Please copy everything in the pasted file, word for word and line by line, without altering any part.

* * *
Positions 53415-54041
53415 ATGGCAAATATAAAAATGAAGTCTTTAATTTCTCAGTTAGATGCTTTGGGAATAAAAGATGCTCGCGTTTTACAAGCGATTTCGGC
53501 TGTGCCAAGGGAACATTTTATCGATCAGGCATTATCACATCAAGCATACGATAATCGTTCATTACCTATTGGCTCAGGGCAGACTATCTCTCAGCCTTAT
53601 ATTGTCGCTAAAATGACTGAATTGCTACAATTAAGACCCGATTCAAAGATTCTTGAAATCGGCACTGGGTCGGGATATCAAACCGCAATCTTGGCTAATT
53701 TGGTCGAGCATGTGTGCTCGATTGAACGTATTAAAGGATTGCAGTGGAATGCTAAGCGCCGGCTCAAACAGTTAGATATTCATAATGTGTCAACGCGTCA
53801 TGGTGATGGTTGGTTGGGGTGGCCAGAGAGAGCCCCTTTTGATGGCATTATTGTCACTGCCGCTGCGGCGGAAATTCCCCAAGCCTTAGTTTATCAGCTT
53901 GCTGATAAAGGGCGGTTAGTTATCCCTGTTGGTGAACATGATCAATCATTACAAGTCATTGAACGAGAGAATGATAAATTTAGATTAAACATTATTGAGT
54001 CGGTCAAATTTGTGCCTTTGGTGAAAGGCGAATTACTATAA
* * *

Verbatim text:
Positions 53415-54041
53415 ATGGCAAATATAAAAATGAAGTCTTTAATTTCTCAGTTAGATGCTTTGGGAATAAAAGATGCTCGCGTTTTACAAGCGATTTCGGC
53501 TGTGCCAAGGGAACATTTTATCGATCAGGCATTATCACATCAAGCATACGATAATCGTTCATTACCTATTGGCTCAGGGCAGACTATCTCTCAGCCTTAT
53601 ATTGTCGCTAAAATGACTGAATTGCTACAATTAAGACCCGATTCAAAGATTCTTGAAATCGGCACTGGGTCGGGATATCAAACCGCAATCTTGGCTAATT
53701 TGGTCGAGCATGTGTGCTCGATTGAACGTATTAAAGGATTGCAGTGGAATGCTAAGCGCCGGCTCAAACAGTTAGATATTCATAATGTGTCAACGCGTCA
53801 TGGTGATGGTTGGTTGGGGTGGCCAGAGAGAGCCCCTTTTGATGGCATTATTGTCACTGCCGCTGCGGCGGAAATTCCCCAAGCCTTAGTTTATCAGCTT
53901 GCTGATAAAGGGCGGTTAGTTATCCCTGTTGGTGAACATGATCAATCATTACAAGTCATTGAACGAGAGAATGATAAATTTAGATTAAACATTATTGAGT
54001 CGGTCAAATTTGTGCCTTTGGTGAAAGGCGAATTACTATAA